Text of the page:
Listening, talking and empathizing: How to help your child through homesickness at school

Back To School

Wheeling, W.Va. (WTRF) – Parents—you know how hard it is to put your child on that school bus for the very first time.

But often times, the fear children feel in leaving their family for the first time can be just as gut-wrenching.

Some kids embrace the challenge of a new teacher, new friends, and what a new year’s curriculum has in store for them.

But others aren’t quite so sure about embracing the unfamiliar — and that first step into the classroom can be a frightening step away from the comforts of their family.

Children at a younger age don’t have an emotional literacy to say how they feel, they’ll respond more to how the parents feel.

Theresa Williams, Child counselor

Theresa Williams has a lifetime of experience making sure kids find success in school — not just through her position as a licensed counselor, but as a mother of three children.

She says much of the anxiety from the younger ones results from an inability to communicate their concerns.

Problems that adults can deal with quickly, like deciding what to wear or keeping track of a lunchbox, can be severe stresses for someone who’s never dealt with those responsibilities.

Williams says the key is to let your kids know that you’re aware of their feelings.

You know how hard it is them, acknowledge that, and if I had a magic wand, what could I do to make this better for you?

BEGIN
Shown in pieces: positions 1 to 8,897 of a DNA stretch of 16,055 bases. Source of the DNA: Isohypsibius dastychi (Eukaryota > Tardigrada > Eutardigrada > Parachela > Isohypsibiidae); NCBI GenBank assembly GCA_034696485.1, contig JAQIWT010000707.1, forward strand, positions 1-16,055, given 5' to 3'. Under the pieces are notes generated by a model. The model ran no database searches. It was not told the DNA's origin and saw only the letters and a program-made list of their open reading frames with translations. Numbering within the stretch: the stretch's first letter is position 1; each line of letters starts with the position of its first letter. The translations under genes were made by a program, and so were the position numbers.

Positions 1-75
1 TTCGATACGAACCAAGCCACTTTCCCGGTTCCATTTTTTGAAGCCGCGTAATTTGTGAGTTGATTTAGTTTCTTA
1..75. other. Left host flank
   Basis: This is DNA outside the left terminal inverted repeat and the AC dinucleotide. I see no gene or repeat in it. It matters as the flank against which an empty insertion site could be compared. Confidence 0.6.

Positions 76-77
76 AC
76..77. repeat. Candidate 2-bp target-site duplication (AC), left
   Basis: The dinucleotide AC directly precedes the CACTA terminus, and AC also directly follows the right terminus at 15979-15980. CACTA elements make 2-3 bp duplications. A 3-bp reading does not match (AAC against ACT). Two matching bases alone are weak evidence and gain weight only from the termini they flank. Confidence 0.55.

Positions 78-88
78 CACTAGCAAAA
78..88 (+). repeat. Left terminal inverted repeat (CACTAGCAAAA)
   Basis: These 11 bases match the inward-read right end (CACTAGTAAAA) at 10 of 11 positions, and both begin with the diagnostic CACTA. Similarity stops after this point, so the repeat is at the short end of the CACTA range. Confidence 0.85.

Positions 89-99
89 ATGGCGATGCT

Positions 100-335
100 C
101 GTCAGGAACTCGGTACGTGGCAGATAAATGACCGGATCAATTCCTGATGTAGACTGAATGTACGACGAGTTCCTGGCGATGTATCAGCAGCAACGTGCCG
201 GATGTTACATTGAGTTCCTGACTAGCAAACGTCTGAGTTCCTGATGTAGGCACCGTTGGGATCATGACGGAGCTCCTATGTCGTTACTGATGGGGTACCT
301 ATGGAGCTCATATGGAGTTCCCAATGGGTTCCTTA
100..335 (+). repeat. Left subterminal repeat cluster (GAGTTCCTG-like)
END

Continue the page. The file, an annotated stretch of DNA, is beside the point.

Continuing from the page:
Theresa Williams, Child counselor

So what can you do right now to smooth out the often rough summer-to-school transition?

Williams says getting ready for bed at the same time every evening is the best place to start.

Even if you want to spend time with your kids after work, she recommends an 8 o’clock bedtime for kindergarteners.

That way they won’t wake up cranky or unwilling to start the day.

And bonus points if you can wrestle those electronics out of their hands.

The backlit screens can make falling asleep nearly impossible.

We tend to think that we’re laying in bed, looking at something, but it actually gets us a little bit, it doesn’t relax us, it gets us more curious and aroused.

Theresa Williams, Child counselor

Finally, open the lines of communication with their teachers.

In-person class means they can pick up emotional cues more easily.

Don’t be afraid to approach them with issues—Williams says school staff is just happy to do their job the way they used to.

We’re so excited this year that kids can return to school, have a normal start to the year, and fingers crossed we don’t have those interruptions.

Theresa Williams, Child counselor

Copyright 2021 Nexstar Media Inc. All rights reserved. This material may not be published, broadcast, rewritten, or redistributed.


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